Earlier this year we predicted that one of the season’s must-see exhibitions would be Bob Dylan’s show of paintings from his travels throughout Asia at Gagosian‘s Madison Avenue location, and we were so right! But not because the impressionistic travelogue acrylic paintings are especially interesting—highly debatable; because rather than being accounts of the musician’s travels they may actually be copied from well-known photographs.
The Times reports that similarities between Dylan’s paintings and photographs by famous photographers like Henri Cartier-Bresson and Dmitri Kessel were first pointed out on various blogs and sites dedicated to the musician. Not only has he copied the subject matter of these well-known photographs, but has not even altered their coloring or composition, so that they appear to be straight-up copies.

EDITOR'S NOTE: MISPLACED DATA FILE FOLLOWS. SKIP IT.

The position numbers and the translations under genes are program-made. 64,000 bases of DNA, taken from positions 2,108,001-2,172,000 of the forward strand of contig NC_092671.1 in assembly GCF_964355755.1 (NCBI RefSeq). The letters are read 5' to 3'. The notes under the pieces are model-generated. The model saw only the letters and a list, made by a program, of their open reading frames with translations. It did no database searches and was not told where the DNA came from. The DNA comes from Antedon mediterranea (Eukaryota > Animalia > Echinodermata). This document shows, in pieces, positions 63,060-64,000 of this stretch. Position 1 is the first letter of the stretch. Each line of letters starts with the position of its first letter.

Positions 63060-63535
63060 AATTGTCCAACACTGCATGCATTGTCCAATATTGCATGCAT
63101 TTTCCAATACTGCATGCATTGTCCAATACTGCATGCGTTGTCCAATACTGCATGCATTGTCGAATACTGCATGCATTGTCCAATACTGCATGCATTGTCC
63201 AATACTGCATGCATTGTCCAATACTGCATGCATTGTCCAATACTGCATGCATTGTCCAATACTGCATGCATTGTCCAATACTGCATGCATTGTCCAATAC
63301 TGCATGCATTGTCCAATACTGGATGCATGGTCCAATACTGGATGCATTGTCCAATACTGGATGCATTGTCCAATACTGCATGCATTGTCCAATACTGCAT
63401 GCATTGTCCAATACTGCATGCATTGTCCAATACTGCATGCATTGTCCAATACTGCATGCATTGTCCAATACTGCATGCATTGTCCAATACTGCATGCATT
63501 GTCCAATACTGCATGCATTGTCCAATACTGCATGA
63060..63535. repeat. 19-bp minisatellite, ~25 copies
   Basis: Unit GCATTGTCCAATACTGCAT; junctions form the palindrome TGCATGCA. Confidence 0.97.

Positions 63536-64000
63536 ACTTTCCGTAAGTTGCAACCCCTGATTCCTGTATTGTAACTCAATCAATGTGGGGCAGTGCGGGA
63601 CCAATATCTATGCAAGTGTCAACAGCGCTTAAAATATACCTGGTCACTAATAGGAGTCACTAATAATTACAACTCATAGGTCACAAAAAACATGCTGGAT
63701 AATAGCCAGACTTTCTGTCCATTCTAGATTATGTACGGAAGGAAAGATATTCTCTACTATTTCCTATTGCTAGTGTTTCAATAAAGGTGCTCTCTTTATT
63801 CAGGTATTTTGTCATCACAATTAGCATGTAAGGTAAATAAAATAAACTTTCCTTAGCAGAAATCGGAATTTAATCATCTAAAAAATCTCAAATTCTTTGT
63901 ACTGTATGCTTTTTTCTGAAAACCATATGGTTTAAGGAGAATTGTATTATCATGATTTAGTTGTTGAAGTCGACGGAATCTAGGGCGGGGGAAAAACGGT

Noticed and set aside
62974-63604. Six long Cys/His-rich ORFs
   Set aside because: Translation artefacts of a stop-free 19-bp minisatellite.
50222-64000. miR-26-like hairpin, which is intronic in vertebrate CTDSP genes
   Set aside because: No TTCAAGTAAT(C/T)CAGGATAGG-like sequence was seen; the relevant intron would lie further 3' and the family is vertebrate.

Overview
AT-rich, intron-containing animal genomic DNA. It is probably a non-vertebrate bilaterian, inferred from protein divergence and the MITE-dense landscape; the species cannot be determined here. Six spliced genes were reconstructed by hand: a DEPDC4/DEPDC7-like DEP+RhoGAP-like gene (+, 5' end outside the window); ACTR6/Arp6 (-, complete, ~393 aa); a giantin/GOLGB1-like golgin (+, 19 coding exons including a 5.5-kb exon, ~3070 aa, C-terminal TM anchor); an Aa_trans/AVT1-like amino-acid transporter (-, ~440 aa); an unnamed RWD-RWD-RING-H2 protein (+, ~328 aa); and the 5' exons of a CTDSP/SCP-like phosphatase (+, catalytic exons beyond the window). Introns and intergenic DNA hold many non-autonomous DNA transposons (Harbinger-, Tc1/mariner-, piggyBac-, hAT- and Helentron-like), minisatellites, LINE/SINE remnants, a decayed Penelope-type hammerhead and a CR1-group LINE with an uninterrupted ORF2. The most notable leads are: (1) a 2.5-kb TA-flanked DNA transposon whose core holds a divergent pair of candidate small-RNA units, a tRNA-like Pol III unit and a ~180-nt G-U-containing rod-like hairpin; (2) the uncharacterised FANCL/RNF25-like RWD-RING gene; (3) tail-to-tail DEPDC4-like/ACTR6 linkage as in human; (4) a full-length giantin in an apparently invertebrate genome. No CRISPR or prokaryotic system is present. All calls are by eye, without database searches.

This is a far cry from Gagosian’s press release for the Dylan exhibition, which reads:
He often draws and paints while on tour, and his motifs bear corresponding impressions of different environments and people. A keen observer, Dylan is inspired by everyday phenomena in such a way that they appear fresh, new, and mysterious.
The Asia Series, a visual reflection on his travels in Japan, China, Vietnam, and Korea, comprises people, street scenes, architecture, and landscapes
In response to questions about the paintings’ photographic sources, a Gagosian rep told the Times:
While the composition of some of Bob Dylan’s paintings is based on a variety of sources, including archival, historic images, the paintings’ vibrancy and freshness come from the colors and textures found in everyday scenes he observed during his travels.